The lava lake at the summit of Kīlauea is one of several persistent lava lakes on Earth. Its accessibility allows frequent direct observations, and a robust monitoring network closely tracks subtle changes at the summit. These conditions present one of the best opportunities worldwide for understanding persistent lava lake behavior and the geophysical signals associated with open-vent basaltic eruptions.
This new USGS Scientific Investigation Report describes 2016 lava lake activity, including lake surface textures and appearance, surface motion, explosions, outgassing and most aspects of the spattering behavior. Read more in Lava lake activity at the summit of Kīlauea Volcano in 2016.
For the 10th anniversary of Kīlauea Volcano's summit eruption, USGS–Hawaiian Volcano Observatory research geologist Matt Patrick talks about his work monitoring the lava lake in the Halema'uma'u Crater. Dr. Patrick describes the explosion that created the lava lake in 2008 and points out features of the lake including the moving crustal plates, gas bursts, spatter, and collapse scars on the crater rim. Dr. Patrick also discusses hazards near the lake, such as explosions of gas and spatter, and volcanic gases, and the types of protective clothing worn by scientists who enter the closed area near the lake to collect daily lake level measurements.
View the video USGS Scientist Talks About Lava Lake in Halema'uma'u Crater or download the video from the USGS Multimedia Gallery.
Painters of early Hawaiian volcano landscapes created art that formed a cohesive body of work known as the "Volcano School." Jules Tavernier, Charles Furneaux, and D. Howard Hitchcock were probably the best known artists of this school and their paintings can be found in galleries around the world.
Many of these masterpieces are preserved in the Museum and Archive Collection of Hawai‘i Volcanoes National Park. In this new USGS Open-File Report, the artwork is matched with the approximate date and volcanological context of the scene, showing eruptions at Kīlauea and Mauna Loa in the late 19th century. While art does not depict scenes with perfect fidelity, the detail, scope, and vivid colors portrayed by artists of the time still moves and informs. For these reasons, volcano art from this period continues to be used in modern USGS publications and is a subject of interest for volcano scientists. Learn more about the events behind the art in Volcano Art at Hawai‘i Volcanoes National Park—A Science Perspective.
Volcanic Air Pollution Hazards in Hawaii is an updated fact sheet that provides information on the science of Kīlauea's volcanic air pollution, known as "vog." It also addresses impacts to human health, agriculture, infrastructure, and the environment, and guides readers to relevant resources for living with vog.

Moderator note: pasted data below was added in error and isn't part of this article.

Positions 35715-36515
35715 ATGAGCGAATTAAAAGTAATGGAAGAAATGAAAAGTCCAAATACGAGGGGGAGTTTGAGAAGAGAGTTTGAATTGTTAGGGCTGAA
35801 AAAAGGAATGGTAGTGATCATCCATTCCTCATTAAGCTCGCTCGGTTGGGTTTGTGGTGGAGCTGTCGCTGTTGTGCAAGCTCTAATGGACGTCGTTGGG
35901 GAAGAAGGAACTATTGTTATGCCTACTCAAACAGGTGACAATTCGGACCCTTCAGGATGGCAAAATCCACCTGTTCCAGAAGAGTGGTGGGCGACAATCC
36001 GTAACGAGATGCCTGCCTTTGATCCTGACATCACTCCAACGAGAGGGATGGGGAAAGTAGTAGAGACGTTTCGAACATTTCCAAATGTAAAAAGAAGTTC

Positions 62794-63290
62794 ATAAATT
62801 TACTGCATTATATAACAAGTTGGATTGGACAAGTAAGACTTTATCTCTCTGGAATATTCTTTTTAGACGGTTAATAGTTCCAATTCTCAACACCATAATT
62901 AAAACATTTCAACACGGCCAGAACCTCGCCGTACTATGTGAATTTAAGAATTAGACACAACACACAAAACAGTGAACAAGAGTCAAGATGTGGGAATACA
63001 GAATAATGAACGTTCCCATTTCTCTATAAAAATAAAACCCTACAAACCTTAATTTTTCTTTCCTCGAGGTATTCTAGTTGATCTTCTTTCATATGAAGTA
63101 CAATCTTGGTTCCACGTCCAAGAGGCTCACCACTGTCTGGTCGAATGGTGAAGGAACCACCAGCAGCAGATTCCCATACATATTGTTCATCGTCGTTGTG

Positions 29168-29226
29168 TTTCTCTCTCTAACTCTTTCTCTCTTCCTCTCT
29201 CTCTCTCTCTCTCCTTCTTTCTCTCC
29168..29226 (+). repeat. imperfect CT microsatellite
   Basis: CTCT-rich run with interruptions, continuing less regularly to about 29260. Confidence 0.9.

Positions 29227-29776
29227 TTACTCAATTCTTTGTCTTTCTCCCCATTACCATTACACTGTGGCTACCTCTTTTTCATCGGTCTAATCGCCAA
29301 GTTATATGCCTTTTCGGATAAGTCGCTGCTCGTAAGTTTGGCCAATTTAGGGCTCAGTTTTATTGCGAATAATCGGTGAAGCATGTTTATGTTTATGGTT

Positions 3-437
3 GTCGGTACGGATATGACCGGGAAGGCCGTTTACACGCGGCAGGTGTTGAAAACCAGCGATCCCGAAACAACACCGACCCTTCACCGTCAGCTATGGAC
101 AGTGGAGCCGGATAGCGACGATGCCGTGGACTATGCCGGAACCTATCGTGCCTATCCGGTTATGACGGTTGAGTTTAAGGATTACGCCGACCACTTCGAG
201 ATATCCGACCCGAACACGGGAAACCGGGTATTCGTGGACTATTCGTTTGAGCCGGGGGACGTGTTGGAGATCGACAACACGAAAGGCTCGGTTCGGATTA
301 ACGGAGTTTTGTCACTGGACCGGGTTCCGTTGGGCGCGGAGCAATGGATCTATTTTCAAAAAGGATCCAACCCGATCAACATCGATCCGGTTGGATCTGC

Noxious sulfur dioxide gas and other air pollutants emitted from Kīlauea Volcano on the Island of Hawai‘i react with oxygen, atmospheric moisture, and sunlight to produce volcanic smog (vog) and acid rain. U.S. Geological Survey scientists, along with health professionals and local government officials are working together to better understand vog and to enhance public awareness of this hazard.
This 24-minute USGS video recounts the eruptive history of Halema‘uma‘u and tells the story of Kīlauea Volcano's current summit eruption, from its start in 2008 through today. It begins with a Hawaiian chant that expresses traditional observations of an active lava lake, and describes the formation and continued growth of the summit vent and lava lake. USGS-Hawaiian Volcano Observatory scientists share their insights on the eruption—how they monitor the lava lake, how and why the lake level rises and falls, why explosive events occur, the connection between Kīlauea's ongoing summit and East Rift Zone eruptions, and the impacts of the summit eruption on the Island of Hawai‘i and beyond.
Lava flows from Mauna Loa volcano, on the Island of Hawai‘i, constitute a significant hazard to people and property. This report addresses those lava flow hazards, mapping 18 potential lava inundation zones on the island.
Published as USGS Scientific Investigations Map 3387, it is now available online, and includes an index map (shown here), nine inundation zone maps, and a pamphlet that provides guidance on how to interpret the maps.